Eternity

The birth of stars is ours

As is their end, in imploding

Echoing nothing

The expanses of forever are ours

Beyond the places where scientists dream

And the places children visit in their voyages

Of unending creation

The frontiers of always belong to us

We know ‘I will always love you’

‘I will always miss you’

‘I will always…’

Through the magic of language

Of imagination

Of shared humanity and hope

We can be parts of minds that were extinguished

Centuries before we had being

We can create and live in

Minds and worlds yet to be

Yes

Sometimes we get tired and distracted

This vessel that is part of us too

And in which we carry our instruments

Of forever

Gets sick or tired

Gets cold

And stinks of fear

Sometimes the fight against

Those who would confine us

Those who would restrict us

Those who would still our ability to dream

Drenches us in loss and despair

Sometimes

Like a child or a cat

We reject the shining toy

For the disappointing cardboard box

But eternity is ours

And we can clutch it

In the uncertainty of our minds

Like a child grabbing the string

Of a sky climbing kite

In a chubby and sweaty hand

To ask for more

Would be churlish

 

27 responses to “Eternity

  1. We can be parts of minds that were extinguished
    Centuries before we had being
    We can create and live in
    Minds and worlds yet to be

    I love this part.

  2. The Other Sean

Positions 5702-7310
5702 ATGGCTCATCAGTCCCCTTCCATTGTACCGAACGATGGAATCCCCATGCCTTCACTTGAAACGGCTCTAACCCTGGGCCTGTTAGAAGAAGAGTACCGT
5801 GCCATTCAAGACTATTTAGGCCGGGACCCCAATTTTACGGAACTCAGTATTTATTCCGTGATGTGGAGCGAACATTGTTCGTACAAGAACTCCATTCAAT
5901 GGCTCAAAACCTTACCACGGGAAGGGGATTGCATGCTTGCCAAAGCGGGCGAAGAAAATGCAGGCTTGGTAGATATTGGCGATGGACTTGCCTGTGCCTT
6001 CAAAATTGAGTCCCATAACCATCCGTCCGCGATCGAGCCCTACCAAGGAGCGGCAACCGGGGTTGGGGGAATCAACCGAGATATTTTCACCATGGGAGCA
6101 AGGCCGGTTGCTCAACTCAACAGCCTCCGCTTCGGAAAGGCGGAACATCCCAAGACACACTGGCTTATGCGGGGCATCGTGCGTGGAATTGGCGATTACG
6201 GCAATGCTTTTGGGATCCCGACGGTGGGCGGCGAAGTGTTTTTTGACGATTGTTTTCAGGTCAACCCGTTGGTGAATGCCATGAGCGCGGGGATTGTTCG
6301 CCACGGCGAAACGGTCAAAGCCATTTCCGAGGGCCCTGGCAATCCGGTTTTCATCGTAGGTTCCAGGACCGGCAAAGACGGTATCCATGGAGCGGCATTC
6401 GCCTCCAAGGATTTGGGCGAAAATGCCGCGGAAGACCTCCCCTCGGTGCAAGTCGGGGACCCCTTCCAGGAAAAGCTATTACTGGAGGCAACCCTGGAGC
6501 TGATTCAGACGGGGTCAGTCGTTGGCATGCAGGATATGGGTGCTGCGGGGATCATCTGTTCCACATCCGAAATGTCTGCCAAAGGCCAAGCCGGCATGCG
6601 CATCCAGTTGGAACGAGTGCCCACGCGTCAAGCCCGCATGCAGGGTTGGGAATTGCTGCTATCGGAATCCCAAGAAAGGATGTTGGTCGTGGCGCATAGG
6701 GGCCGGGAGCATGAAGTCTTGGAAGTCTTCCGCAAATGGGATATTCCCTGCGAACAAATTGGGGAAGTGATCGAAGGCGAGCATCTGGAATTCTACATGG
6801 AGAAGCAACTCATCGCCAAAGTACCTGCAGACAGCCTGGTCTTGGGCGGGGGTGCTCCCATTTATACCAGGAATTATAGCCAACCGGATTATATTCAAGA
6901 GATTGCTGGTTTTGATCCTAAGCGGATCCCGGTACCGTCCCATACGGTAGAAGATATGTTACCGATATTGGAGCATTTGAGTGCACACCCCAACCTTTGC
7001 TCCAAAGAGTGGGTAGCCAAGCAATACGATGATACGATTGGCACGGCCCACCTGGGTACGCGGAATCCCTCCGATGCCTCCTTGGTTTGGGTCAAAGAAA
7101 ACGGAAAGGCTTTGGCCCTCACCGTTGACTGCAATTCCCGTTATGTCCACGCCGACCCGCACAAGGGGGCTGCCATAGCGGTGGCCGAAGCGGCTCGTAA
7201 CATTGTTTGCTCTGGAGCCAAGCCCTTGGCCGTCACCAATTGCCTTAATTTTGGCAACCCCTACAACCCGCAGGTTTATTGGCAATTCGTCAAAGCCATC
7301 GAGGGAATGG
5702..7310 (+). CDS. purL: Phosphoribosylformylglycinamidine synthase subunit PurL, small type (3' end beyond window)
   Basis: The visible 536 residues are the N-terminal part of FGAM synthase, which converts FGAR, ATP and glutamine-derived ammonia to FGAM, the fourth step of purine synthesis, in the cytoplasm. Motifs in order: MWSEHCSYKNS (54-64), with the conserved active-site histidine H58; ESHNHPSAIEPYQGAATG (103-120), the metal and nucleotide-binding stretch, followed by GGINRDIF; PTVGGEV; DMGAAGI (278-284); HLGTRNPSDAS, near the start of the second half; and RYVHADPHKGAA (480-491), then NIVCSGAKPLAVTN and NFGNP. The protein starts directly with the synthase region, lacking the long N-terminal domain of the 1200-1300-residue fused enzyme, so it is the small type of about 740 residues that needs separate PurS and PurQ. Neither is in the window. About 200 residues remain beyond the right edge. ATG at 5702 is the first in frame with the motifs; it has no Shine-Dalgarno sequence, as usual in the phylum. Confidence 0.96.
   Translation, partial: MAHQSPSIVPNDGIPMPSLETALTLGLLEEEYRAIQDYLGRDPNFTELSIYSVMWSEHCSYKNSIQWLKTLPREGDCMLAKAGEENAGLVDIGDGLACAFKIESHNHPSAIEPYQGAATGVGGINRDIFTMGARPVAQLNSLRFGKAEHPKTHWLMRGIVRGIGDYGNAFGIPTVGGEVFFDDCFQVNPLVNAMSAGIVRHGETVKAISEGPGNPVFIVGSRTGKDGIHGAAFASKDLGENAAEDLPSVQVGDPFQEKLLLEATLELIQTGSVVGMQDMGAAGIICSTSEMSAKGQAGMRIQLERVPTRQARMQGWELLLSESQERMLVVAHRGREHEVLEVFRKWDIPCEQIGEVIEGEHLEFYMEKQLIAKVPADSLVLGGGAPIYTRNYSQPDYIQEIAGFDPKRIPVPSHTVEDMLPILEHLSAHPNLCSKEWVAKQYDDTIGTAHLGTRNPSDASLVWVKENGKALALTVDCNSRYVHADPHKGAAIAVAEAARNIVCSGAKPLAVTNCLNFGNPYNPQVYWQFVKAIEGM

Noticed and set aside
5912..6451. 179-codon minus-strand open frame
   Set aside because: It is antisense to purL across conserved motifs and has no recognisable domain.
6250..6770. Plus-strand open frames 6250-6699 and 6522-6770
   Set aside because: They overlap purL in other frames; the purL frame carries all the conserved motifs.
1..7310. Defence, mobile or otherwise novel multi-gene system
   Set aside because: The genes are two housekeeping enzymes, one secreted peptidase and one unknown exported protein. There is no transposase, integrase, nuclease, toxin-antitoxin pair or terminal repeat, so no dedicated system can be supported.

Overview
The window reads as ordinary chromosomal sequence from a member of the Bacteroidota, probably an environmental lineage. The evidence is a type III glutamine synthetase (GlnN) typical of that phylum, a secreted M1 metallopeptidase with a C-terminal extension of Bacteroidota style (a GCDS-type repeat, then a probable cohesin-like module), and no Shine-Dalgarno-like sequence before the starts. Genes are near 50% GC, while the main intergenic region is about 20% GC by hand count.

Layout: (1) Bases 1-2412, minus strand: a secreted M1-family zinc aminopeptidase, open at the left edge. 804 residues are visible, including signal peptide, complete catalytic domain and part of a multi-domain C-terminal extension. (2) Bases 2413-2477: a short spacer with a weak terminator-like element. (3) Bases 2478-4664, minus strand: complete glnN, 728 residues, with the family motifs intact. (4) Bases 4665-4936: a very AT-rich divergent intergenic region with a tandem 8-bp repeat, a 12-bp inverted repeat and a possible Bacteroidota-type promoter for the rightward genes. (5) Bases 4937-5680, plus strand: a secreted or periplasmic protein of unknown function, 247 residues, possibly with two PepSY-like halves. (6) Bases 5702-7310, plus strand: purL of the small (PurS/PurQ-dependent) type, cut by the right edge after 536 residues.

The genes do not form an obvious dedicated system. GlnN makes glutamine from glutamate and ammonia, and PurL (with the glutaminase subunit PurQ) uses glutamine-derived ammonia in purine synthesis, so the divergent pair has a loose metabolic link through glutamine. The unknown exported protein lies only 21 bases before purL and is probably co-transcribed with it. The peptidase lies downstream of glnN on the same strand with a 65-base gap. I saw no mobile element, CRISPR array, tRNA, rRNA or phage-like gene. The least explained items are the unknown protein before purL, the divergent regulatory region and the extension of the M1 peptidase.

How poetic.

  3. Never give in to the constraints of little minds
    who would confine our thoughts
    to the paths they have set up
    resist the attempt to make us sheep
    guided by the evil shepherd
    who would confine us to a vice of despair

  4. We reject the shining toy
    For the disappointing cardboard box

    There is a lot to be said in favor of a giant cardboard box. It can be a T.A.R.D.I.S., a train, a rocket ship, a fallout shelter, a bunker, a cavern deep within the Earth, a storefront, a lecture hall, an operating room, a transmodrifier — all before lunch.

  5. DAMNED. FINE. PIECE. Yay, Sarah!

  6. Bits of it remind me of a Ray Bradbury poem (yes, he wrote them).

    On a search, though I can’t find the full text — just the snippet “To own the universe, our aim…vault Mars, and win the stars with flame” — it’s “Nor is the Aim of Man to Stay Beneath a Stone”, from his collection “The Haunted Computer and the Android Pope.”

    After being out of print for a long time (I found a copy in a library long ago, and, wanting to keep it, was able to buy one used from Amazon, but now it’s in a box somewhere), it’s available in ebook form, though not on the US Amazon site (check the UK one if you’re interested).

    Technology is beautiful; search is wonderful.